Slow Cooked Teriyaki Meatballs

Oh the illustrious meatball. I never thing to make them but I always think about eating them. Especially at parties when they are on the other end of a toothpick. Since no one ever invites me to parties anymore (kidding), I decided the Drink and Spoon lonely hearts club would just make meatballs for themselves – deal with that, world. The next thing I did was research teriyaki sauce. Traditionally it’s made with rice wine, which I obviously wasn’t going to use. This is a site devoted to beer, after all. I thought of a few ways I could be inventive – Stout teriyaki? Chili beer teriyaki? I wasn’t too sure how any of these would turn out and I was hungry so I went to the store hoping to find inspiration. When I walked in the building (Highlands Wine and Liquor), the cooler doors magically opened up and angels began to sing. Curious about how this could happen outside of a movie, I walked towards the noise to see what the beer gods were revealing to me. There it was:  a Japanese rice beer, Hitachino Nest Japanese Classic Ale, tucked away in the bottom right corner.  I quickly grabbed it, along with a few other things (#yolo) and went home to get cookin’. A mess of a kitchen + about 5 hours later, teriyaki meatballs were born and they. were. glorious.

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Cherry-Stout Compote topping for Mustard Seed & Rosemary Encrusted Pork Tenderloin


When the farmer’s market presents you with fresh grown cherries, you make something delicious with them. I really have no idea how the idea for the cherries and stout popped into my head but I’m sure glad it did. I’m also glad my friend Clayton over at Small Batch Liquors (best store ever) recommended Freedom Stout by Kettle & Stone Brewing Co. To me, this brew is exactly what a classic stout should be: it explodes with aromas of toasty chocolate malts (who doesn’t like chocolate combined with cherries?) and tastes so smooth. It’s almost like dessert in a glass. Thank goodness I didn’t use the whole bottle in the recipe and had enough leftover to treat myself to a glass….or two.

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Apricot Tomato Bruschetta made with Crossover (a rustic saison aged in white wine barrels)


First think I’d like to say:

Growing basil and mint is one of the smartest things a home cook can do. They grow like weeds because well, they kind of are. Their abundance of leaves means lots of uses without having to spend a pretty penny at the grocery store. For this recipe, I pretty much picked my whole basil plant. I’m not too worried though, since I know it will be replenished in about 2 weeks. Until then, I’ll be spreading my basil-mint pesto on just about everything.

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Chelsea’s Somewhat Philly-style Cheese Steak


No description necessary, really. You probably guessed I would use the giardiniera on a cheese steak. During the creation of this recipe, I finally figured out how they cut the meat so thin – now you can too!   Continue reading Chelsea’s Somewhat Philly-style Cheese Steak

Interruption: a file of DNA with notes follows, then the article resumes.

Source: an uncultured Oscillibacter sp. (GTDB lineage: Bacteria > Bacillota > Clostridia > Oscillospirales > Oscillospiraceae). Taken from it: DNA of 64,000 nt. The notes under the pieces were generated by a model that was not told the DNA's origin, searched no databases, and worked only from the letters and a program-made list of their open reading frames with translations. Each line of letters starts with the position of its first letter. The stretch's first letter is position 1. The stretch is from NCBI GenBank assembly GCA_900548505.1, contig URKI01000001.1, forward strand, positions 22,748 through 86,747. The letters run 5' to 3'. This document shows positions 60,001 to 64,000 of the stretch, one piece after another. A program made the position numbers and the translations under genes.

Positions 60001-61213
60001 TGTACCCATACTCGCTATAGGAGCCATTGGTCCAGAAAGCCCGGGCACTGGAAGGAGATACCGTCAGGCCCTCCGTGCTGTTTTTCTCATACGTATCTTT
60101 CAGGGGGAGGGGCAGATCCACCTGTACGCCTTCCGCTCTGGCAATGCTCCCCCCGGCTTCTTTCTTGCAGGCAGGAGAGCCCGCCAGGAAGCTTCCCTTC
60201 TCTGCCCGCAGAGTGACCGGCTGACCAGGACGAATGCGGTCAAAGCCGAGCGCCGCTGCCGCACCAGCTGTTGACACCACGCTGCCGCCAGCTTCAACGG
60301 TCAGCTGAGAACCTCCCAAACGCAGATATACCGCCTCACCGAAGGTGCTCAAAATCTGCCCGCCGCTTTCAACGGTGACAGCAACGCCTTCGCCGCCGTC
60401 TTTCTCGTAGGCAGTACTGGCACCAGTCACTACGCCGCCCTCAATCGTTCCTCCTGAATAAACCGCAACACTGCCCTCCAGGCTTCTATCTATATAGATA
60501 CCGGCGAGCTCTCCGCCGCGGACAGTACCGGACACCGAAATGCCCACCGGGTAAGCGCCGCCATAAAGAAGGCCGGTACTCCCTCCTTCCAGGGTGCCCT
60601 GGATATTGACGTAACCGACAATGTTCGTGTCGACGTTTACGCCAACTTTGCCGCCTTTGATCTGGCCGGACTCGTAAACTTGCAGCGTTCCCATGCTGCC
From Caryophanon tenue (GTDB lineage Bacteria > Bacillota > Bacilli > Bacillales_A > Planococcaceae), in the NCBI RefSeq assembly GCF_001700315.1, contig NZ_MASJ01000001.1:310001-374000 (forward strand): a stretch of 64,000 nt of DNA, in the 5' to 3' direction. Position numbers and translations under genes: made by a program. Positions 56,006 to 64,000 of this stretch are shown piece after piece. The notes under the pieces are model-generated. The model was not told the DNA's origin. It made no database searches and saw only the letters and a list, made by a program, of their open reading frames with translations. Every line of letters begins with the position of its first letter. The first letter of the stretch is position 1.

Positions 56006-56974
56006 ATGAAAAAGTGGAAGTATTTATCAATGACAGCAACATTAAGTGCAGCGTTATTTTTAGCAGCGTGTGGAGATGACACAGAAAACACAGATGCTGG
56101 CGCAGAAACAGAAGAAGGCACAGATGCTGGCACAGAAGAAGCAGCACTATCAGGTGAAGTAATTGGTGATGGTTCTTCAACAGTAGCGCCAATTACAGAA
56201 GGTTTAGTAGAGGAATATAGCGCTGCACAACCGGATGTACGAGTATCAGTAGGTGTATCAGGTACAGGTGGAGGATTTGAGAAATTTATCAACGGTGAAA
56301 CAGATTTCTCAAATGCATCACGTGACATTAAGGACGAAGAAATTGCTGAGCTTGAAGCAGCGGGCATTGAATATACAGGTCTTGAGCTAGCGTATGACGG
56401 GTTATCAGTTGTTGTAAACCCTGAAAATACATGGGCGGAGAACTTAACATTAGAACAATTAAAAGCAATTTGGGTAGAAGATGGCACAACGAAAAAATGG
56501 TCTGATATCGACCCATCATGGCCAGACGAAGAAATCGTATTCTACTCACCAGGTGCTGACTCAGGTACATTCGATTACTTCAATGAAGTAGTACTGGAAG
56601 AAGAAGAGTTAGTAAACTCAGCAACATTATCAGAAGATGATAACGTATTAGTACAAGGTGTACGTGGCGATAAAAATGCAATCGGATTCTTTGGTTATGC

Guest Post: Colorado Mojo Pork Arepas

From Guest Poster/fellow Porch Drinker Chris Day 

This recipe pulls inspiration from Colorado and South America by pairing Odell’s floral and citrusy St. Lupulin Extra Pale Ale with arepas and tender pulled pork doused in a spicy mojo sauce.

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Guest Post: Brunch-Style Arrogant Bastard Shakshouka

From Guest-Poster Hannah Bick:

Brunch-Style Arrogant Bastard Shakshouka with Baked Breakfast Potatoes, Roasted Asparagus, and Arrogant Bastard Beermosas

Thought to have originated in Tunisia, shakshouka is traditionally prepared in a cast iron skillet and served with rice or bread. I have no connection to any North African countries nor do I own a cast iron skillet, but I do love Mediterranean food and brunch, so I thought I’d take a whack at combining two things near and dear to my heart (and stomach).

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Guest Post: Vegan Pupusas with Omission IPA (pork option included)

From guest-poster Luis Molina:

First, a little back story on this dish: pupusas is the traditional dish of El Salvador, where my mother, father, and the rest of my family come from. Growing up, I enjoyed a variety of versions of this dish, with pumpkin, refried beans, chicken, pork, or an herb known as loroco, and all were combined with Monterey Jack cheese. Now, I’ll be the first to admit that this isn’t exactly the healthiest dish in the Latin American countries, but my bias, as a product of people from El Salvador, forces me to tell everyone that this is by far one of the greatest dishes to come out of Central America. Pupusa is a Pipil (indigenous Indian tribe of El Salvador) word that means “sacred food”. Typically, Pupusas are served with a pickled cabbage known as “curtido” and a mild, watery tomato salsa, but, since I did not use them for this dish, I will not be providing the recipe. (I will make available upon request.)

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Blueberry Waffles topped with a Saison Strawberry Compote

Although its long, long past due – I present to you the last recipe of waffle week that never came. It’s blueberry waffles topped with a saison strawberry compote. Where’s the beer? Well, we used Dog Ate My Homework, a blackberry saison by Brouwerij West. The color of this beer is an absolutely gorgeous purpley-maroon. There are light flavors of blackberry and it almost reminds me of a fruity wine. I’m convinced this beer was made to be cooked down and combined with strawberries for this exact recipe. I was afraid it would disappear behind the strawberries but instead, the flavors shined through to make an above average strawberry topping. This quick and easy recipe is sure to make any morning just a little bit brighter.

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